Earth Hour Shines the Light on Las Vegasby Don Knapp
Even when it turns off the lights, Las Vegas has a way of outshining other cities. To hype up Earth Hour, Vegas style, the City brought out showgirls to prance and pose with the World Wildlife Fund panda. In a City-produced PSA video, Donny and Marie Osmond drummed up support for the cause, and in another PSA, Alanis Morissette, uh, clipped her toenails to fight climate change.
Hey, it worked. Hundreds of people showed up on the strip and were given glow sticks as they watched the casino lights go black, one by one. Perhaps thousands more in the city dimmed their lights and maybe even learned for the first time why using energy creates greenhouse gas emissions and leads to global warming. Yes, the same thing happened in 4,000 cities across the world, but Vegas’ event is a big deal to me: One of the brightest cities in the world went dark for a full hour. Vegas has always been symbolic, but now we have to ask, symbolic of what?
Maybe I just want to be the one to point out that in 2009, Americans
not only have a president committed to climate action, we have
dancing Vegas showgirls doing their part as well. Times have
changed. The success of Vegas’ event, and its inclusion as one of six
Earth Hour flagship cities, showed that climate change is recognized on the street as an issue that matters, even in places you think it's not supposed to matter. You probably weren’t surprised that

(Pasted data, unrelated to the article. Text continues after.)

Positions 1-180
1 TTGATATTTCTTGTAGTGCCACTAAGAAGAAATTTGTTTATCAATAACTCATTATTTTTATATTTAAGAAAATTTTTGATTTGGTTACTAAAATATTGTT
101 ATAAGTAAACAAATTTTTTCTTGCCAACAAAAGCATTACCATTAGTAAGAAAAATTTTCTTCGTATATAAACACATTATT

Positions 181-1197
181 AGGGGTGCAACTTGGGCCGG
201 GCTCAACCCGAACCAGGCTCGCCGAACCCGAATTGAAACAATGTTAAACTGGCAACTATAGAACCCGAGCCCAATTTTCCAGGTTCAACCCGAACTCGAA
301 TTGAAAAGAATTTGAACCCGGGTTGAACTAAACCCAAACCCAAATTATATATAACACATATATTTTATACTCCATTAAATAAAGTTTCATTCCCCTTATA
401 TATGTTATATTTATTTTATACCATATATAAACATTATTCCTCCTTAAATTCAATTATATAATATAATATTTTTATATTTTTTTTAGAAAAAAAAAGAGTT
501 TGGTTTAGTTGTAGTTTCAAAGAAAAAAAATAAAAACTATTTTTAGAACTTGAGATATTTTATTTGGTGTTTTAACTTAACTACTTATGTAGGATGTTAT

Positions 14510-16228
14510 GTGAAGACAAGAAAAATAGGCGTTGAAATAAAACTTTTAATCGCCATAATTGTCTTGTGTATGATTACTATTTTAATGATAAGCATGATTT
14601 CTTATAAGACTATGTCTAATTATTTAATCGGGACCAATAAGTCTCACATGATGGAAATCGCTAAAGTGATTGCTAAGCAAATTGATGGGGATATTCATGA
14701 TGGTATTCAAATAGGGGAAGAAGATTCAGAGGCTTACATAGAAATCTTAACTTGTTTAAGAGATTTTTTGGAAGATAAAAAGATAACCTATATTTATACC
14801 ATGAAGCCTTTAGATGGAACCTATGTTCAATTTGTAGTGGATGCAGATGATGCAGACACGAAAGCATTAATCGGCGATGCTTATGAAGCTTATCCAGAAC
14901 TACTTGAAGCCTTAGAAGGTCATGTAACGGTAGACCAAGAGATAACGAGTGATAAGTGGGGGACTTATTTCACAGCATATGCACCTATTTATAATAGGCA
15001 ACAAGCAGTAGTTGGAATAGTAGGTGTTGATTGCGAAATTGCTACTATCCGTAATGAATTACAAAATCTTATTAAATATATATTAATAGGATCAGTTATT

San Francisco darkened its city hall lights for Earth Hour; but the
marquee at Caesar’s Palace? That’s a newer twist.
If you wanted to shoot holes in this line of thinking, you would argue that Vegas is only in it for the publicity, and that a wattage-wasting desert city isn’t really doing anything about climate change. Except that it is. The City of Las Vegas has adopted an aggressive Sustainable Energy Strategy that commits to reducing the city’s carbon footprint 30 percent by 2030. A slew of smart energy initiatives are already in place, and LEED-certified buildings are in the works across the city. City planners are eager to combat the perception that Las Vegas is an unsustainable city whose community doesn’t care about energy and climate. I think that perception may change. Earth Hour suggests it’s always darkest before the dawn.